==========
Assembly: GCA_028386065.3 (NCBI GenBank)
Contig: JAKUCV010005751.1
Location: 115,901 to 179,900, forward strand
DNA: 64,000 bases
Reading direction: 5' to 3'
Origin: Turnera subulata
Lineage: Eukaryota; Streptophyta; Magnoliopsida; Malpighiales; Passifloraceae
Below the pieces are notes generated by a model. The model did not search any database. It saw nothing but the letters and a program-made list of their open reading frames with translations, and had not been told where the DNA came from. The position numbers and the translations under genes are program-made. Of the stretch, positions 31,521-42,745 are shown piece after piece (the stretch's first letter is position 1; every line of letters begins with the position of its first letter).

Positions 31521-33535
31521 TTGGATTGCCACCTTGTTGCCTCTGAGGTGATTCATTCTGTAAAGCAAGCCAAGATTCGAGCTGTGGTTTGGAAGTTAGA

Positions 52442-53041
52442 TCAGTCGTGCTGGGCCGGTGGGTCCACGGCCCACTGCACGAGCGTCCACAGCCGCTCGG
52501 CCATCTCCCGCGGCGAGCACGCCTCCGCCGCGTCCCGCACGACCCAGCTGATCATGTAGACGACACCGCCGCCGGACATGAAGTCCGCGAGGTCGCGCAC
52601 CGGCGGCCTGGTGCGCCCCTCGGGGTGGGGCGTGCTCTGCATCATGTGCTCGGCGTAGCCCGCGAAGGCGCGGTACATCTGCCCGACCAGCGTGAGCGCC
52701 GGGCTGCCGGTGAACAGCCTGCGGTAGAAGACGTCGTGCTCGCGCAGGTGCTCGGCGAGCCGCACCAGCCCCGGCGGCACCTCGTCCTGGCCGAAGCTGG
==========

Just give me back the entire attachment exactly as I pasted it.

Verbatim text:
Assembly: GCA_028386065.3 (NCBI GenBank)
Contig: JAKUCV010005751.1
Location: 115,901 to 179,900, forward strand
DNA: 64,000 bases
Reading direction: 5' to 3'
Origin: Turnera subulata
Lineage: Eukaryota; Streptophyta; Magnoliopsida; Malpighiales; Passifloraceae
Below the pieces are notes generated by a model. The model did not search any database. It saw nothing but the letters and a program-made list of their open reading frames with translations, and had not been told where the DNA came from. The position numbers and the translations under genes are program-made. Of the stretch, positions 31,521-42,745 are shown piece after piece (the stretch's first letter is position 1; every line of letters begins with the position of its first letter).

Positions 31521-33535
31521 TTGGATTGCCACCTTGTTGCCTCTGAGGTGATTCATTCTGTAAAGCAAGCCAAGATTCGAGCTGTGGTTTGGAAGTTAGA

Positions 52442-53041
52442 TCAGTCGTGCTGGGCCGGTGGGTCCACGGCCCACTGCACGAGCGTCCACAGCCGCTCGG
52501 CCATCTCCCGCGGCGAGCACGCCTCCGCCGCGTCCCGCACGACCCAGCTGATCATGTAGACGACACCGCCGCCGGACATGAAGTCCGCGAGGTCGCGCAC
52601 CGGCGGCCTGGTGCGCCCCTCGGGGTGGGGCGTGCTCTGCATCATGTGCTCGGCGTAGCCCGCGAAGGCGCGGTACATCTGCCCGACCAGCGTGAGCGCC
52701 GGGCTGCCGGTGAACAGCCTGCGGTAGAAGACGTCGTGCTCGCGCAGGTGCTCGGCGAGCCGCACCAGCCCCGGCGGCACCTCGTCCTGGCCGAAGCTGG